WASHINGTON, Dec. 18 The willingness to participate in a clinical investigation of a new drug or device is not affected by the investigator's financial stake in the outcome of the trial, concludes a new study reported in an article in the latest issue of the Food and Drug Law Journal, published by the Food and Drug Law Institute.
Clinical studies are essential to obtain FDA approval of new drugs and certain devices. These studies are conducted by clinical investigators, who sometimes have a financial stake in the outcome of the clinical trial, or financial ties with the sponsor of the investigation. While there has been considerable discussion regarding when these financial interests must be disclosed to potential study participants -- and more broadly, when financial interests must be publicly disclosed -- the actual impact of this disclosure on potential study subjects has received much less attention.
Now, according to a study conducted by Gregory A. Guagnano, Ph.D., Associate Professor of Sociology and Anthropology at George Mason University (GMU) (Fairfax, Virginia) and Jeffrey N. Gibbs of Hyman, Phelps & McNamara, P.C. (Washington, DC), there's evidence that the investigator's financial stake in the trial may not be that important an issue for potential participants.
Guagnano and Gibbs asked 297 undergraduate students at GMU how likely they would be to agree to participate in a study involving a dietary supplement that might improve memory. Students were either told that the investigator was an employee of the company, that he was an employee and consultant, or that he was an employee and a patent holder. The study found that the willingness to participate was not affected by these three different conflict of interest disclosures. The study did find that students who rated the investigator as more trustworthy were more likely to agree to participate, but that the evaluation of trustworthiness was not influenced by the extent of the investigator's financial stake.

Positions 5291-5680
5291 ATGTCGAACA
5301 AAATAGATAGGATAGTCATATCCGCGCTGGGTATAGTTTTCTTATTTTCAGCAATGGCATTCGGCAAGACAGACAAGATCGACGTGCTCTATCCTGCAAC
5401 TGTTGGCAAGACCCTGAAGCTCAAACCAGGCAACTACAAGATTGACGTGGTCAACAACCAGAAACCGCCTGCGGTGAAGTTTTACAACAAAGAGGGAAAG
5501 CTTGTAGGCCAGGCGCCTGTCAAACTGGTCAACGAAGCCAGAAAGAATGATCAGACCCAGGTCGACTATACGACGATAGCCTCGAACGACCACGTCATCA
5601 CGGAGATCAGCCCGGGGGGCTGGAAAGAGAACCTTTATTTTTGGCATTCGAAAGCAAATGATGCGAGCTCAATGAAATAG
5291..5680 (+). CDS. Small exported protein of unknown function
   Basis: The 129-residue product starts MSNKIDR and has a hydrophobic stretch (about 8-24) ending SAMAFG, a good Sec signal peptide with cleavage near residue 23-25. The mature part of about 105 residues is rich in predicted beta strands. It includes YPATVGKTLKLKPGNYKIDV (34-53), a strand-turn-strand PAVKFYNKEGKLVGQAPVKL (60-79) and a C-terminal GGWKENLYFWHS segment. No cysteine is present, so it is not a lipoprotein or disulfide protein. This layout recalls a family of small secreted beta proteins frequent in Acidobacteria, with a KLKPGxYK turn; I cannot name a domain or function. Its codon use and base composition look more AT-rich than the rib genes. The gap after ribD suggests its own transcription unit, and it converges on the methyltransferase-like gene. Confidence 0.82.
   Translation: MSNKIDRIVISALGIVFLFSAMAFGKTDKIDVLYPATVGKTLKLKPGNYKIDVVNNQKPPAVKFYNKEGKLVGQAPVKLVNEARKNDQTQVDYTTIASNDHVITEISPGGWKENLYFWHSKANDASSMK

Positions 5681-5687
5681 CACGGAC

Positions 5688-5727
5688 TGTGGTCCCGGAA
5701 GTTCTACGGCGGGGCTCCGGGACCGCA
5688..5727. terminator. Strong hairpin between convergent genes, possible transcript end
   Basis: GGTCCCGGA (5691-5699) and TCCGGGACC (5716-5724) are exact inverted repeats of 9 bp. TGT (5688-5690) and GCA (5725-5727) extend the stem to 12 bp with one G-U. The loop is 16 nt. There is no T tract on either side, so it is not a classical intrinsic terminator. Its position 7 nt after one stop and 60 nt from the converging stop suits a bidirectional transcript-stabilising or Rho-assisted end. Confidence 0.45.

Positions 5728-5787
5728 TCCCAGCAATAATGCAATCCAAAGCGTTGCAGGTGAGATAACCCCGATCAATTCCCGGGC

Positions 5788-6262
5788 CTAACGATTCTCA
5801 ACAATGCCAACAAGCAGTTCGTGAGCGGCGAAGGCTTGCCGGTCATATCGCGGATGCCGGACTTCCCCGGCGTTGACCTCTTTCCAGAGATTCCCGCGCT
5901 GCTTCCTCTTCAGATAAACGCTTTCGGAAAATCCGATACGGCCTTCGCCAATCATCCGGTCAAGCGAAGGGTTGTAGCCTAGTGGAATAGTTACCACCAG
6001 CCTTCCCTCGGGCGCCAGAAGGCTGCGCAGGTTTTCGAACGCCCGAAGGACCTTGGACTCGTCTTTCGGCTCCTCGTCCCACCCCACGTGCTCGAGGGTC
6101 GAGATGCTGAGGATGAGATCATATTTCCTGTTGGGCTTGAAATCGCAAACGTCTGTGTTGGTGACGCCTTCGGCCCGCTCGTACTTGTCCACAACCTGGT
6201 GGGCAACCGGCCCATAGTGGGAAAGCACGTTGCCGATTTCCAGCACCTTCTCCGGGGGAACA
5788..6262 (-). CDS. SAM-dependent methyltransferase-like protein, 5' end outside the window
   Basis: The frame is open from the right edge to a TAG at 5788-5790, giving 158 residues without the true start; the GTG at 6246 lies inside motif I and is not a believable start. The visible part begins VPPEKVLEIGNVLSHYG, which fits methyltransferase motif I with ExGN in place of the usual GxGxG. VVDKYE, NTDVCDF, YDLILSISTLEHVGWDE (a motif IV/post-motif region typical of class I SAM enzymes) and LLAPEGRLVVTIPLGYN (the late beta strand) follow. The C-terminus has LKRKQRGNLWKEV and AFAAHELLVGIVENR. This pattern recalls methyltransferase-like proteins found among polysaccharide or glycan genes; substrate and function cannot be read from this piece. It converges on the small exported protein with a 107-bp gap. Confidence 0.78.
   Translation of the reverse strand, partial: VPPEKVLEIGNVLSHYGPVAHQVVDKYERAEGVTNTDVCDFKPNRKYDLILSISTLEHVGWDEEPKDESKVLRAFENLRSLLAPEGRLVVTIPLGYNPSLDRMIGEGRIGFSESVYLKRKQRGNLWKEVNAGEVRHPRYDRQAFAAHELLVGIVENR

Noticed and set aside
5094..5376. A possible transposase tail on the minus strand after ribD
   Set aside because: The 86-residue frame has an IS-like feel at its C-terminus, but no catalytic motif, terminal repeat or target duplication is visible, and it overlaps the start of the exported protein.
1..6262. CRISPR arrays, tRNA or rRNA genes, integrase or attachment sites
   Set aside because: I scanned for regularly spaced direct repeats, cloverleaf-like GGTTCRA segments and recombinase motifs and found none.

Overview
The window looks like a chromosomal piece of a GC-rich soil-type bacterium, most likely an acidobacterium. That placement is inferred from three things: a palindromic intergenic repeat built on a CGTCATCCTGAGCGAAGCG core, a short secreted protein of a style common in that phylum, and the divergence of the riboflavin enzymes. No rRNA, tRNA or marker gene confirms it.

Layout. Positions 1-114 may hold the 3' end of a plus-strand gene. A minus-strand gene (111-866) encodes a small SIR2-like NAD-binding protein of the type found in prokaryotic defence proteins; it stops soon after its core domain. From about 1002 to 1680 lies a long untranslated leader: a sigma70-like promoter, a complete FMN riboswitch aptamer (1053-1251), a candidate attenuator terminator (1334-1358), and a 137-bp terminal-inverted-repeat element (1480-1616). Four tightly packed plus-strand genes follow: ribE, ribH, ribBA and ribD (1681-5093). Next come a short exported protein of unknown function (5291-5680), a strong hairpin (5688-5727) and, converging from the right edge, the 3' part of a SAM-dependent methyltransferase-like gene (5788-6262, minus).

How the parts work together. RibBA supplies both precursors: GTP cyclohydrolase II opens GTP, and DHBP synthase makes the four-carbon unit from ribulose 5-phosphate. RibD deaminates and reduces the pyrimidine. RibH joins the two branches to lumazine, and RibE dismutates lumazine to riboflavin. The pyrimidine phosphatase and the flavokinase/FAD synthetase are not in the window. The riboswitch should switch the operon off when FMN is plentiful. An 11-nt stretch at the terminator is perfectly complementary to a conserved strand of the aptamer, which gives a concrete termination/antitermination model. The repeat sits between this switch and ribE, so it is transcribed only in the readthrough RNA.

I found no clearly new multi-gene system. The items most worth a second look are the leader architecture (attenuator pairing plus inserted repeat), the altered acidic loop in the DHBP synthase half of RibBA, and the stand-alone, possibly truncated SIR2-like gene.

On the other hand, offering the students money did significantly affect their willingness to participate. Students who were told they would receive $20 were significantly more likely to want to participate than students offered no money.
Commented Guagnano, "The study suggests that learning about an investigator's financial stake may have a relatively limited impact on deciding whether to participate. If replicated, these findings could affect the way in which clinical study disclosure requirements are established and implemented."
Gibbs added, "There are a number of reasons to mandate disclosures, but this study suggests that disclosure of conflicts may not play a large role in decision-making. Given that some courts have reached decisions based on their believing that knowledge of a financial stake would actually change people's behavior, this study shows that courts need to rely on facts, not assumptions."
The article appears in Vol. 62, Issue 4 of the Food and Drug Law Journal.
For more information or to obtain a copy of the article, contact Michael Levin-Epstein, Editor-in-Chief, FDLI, (202) 222-0897; [email protected]
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SOURCE Food and Drug Law Institute